The chain also has locations in Los Angeles and Dubai. Run by veteran restaurateur Jason Chan, the 13,000-square-foot restaurant, set next to The Hotel Chicago, takes over the former, long-standing location of Bin 36 with a brand-new design featuring various zones where diners can watch chefs at the island sushi bar preparing fresh fish, others grilling meats over robata grills, and bartenders shaking up craft cocktails at the centrally-positioned, square-shaped bar.
rd+d talked to Phil Cummins, partner of Innovative Dining Group, to learn more about the build-out and design of the new space.
What was the overall design concept?
Phil Cummins: We wanted to create a stylish restaurant that was also warm, inviting and encompasses a special experience for guests. Our original Katana concept in Los Angeles has been a staple on the Sunset Strip for more than 18 years and we replicated several key design elements in Chicago to pay homage. We also embrace Japanese culture and design throughout the space. Our menu is authentic and we wanted the ambiance to feel the same, and so we’ve paid very close attention to detail in sourcing furniture, fixtures, etc. For example, guests are welcomed into the restaurant at our antique oxcart hostess desk.
How is the space laid out?
PC: Our restaurant is large with high ceilings, so we were sure to design a space that was flexible, meaning it could increase and decrease in size to maintain an intimate feeling. Private dining is a prominent business in Chicago, and our goal was to create spaces that could comfortably accommodate various-size groups, while maintaining the same beauty and elegance of our primary dining room. We have two private dining rooms. The first sits on our mezzanine and it can be made totally private or adjusted to look over the restaurant. The second sits off the first-floor bar area, has floor-to-ceiling windows and red and brick accents. It’s very sexy, yet still cozy. Also special to the restaurant, we’ve designed a stunning wood installation on the ceiling above the dining room that really makes the high ceiling feeling very intimate.
How would you describe the kitchen layout and sushi bar area?
PC: Our restaurant is pretty unique in the sense that food is effectively being prepared and delivered from three separate kitchens including the sushi bar, robata grill and our standard kitchen. We designed the space so that all three would be close to one another, yet with all dish-up stations in close vicinity to maintain convenience. We designed our sushi bar as a showplace, allowing the focus to be on the artistry of the sushi chef. His station does not have a case between him and the guests, and instead of guests just sitting side-by-side, we designed a countertop table where up to four people can face one another and still watch the chef prepare sushi delicacies right in front of them.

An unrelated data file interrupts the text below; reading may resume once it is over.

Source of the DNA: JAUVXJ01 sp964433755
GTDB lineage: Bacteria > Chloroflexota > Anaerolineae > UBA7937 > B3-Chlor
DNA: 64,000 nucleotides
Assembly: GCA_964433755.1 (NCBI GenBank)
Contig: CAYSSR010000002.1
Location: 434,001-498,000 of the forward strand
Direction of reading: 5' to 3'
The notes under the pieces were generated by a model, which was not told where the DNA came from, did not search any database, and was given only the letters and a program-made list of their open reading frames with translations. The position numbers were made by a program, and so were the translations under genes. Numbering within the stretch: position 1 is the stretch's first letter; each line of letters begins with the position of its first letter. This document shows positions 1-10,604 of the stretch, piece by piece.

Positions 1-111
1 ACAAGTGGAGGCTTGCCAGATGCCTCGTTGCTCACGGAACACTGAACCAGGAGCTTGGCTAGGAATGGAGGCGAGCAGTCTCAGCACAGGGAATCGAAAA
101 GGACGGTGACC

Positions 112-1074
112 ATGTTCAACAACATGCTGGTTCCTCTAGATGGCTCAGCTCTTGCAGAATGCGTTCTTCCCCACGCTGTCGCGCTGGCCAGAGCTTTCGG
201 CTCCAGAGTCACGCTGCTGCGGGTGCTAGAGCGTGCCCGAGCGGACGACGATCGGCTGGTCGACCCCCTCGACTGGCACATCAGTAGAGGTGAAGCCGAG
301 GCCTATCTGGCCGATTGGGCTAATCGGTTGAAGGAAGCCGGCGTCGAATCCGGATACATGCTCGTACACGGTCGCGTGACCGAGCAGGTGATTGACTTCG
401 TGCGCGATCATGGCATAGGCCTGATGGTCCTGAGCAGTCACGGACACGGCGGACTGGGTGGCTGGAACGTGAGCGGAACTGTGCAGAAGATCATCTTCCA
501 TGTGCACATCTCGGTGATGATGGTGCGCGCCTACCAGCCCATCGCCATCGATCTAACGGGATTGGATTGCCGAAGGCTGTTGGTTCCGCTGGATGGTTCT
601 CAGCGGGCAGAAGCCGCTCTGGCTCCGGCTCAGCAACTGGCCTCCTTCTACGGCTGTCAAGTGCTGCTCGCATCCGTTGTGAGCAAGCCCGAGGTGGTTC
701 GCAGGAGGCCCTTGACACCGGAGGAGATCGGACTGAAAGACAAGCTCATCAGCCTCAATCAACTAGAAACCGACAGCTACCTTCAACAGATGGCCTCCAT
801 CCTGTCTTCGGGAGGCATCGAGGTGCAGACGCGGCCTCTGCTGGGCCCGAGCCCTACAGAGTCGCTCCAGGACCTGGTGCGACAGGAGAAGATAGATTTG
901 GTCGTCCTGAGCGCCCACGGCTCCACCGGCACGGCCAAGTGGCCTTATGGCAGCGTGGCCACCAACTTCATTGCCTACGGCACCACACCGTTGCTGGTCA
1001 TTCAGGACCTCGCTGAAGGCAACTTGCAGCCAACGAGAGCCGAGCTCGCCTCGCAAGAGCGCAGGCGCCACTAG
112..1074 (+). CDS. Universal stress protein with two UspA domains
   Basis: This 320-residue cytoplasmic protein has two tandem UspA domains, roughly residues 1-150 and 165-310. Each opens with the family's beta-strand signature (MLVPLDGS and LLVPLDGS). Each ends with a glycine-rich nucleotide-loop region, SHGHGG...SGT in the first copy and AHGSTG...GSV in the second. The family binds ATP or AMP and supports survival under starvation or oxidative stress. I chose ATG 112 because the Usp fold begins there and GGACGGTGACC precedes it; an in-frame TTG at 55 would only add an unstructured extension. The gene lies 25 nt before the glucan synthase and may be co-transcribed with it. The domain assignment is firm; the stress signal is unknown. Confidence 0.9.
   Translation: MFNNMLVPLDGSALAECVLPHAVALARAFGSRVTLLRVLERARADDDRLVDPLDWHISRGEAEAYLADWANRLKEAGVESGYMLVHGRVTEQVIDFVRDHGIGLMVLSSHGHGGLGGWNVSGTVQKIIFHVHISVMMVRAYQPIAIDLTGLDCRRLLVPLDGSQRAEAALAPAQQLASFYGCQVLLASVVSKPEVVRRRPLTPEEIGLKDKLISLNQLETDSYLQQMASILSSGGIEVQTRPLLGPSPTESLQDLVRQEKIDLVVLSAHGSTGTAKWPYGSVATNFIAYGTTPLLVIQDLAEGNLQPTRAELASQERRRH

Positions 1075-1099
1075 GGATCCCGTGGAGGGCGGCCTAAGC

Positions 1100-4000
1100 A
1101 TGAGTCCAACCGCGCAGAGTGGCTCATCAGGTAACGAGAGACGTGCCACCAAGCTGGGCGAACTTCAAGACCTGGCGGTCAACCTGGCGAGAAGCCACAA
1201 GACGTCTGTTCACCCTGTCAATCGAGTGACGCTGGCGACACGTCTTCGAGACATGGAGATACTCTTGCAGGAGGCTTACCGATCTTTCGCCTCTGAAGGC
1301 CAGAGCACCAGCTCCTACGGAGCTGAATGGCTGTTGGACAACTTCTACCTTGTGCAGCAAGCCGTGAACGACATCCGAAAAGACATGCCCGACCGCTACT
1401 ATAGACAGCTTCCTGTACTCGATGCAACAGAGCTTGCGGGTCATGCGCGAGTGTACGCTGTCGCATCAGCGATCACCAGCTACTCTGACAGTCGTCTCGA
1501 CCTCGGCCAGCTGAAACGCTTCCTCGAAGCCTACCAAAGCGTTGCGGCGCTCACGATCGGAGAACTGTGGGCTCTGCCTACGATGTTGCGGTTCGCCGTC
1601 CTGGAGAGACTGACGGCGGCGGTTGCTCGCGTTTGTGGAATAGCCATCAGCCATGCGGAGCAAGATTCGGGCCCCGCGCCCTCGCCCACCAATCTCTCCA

From what I understand, the seating in the bar is somewhat unusual.
PC: Our bar seats uniquely incorporate three different heights. Half of the seating includes high-tops with bar stools, and about 25 percent is at “tea” height that sits two inches lower than standard dining (perfect for eating in a slightly more relaxed manner). Lastly, traditional lounge-style seating rounds out the bar setting and provides a sanctuary for guests to gather and feel at home.
How would you describe the color scheme? What are the walls, ceiling and flooring like?
PC: The color scheme at Katana Chicago boasts a warm, inviting atmosphere with a few dramatic elements. Guests can look forward to an abundance of beautiful, polished walnut wood flitches and oiled quarter-sawn white oak, complete with natural tones and finishes throughout.
How would you describe the lighting throughout the space? What are the furnishings?
PC: We created custom lights throughout the restaurant that resemble trees with steel trunks amidst large palm-like leaves that serve as a reflector light source. There are about 20 of them total at different heights, angles and positions that give a sense of a "lighting forest.” Since a good portion of our menu is meant to be shared, furnishings encompass both communal-style and cozy, intimate settings. Designed to stand out, our main dining tables have a bright red steel bank around each one — this creates a distinctive “pop” that is not only unexpected but also serves as a great identifier to guests’ location in photos.
We noticed a really neat ceiling fixture above the robata bar. How would you describe that?
PC: Of course, a picture is better than a thousand words in this scenario, but it’s become a focal point of the restaurant. An assortment of glowing, orange-hued chrome installations form a box over the robata bar, and while its primary function is to exhaust heat over the bincho tan grills, we’ve designed an artistic stage for the art of robata-making to be a well-lit focal point. Innovative Dining Group is all about customization. We recently had a local street artist, Jet Levant, curate a large mural for one of our walls that represents the urban scene in Kyoto, Japan.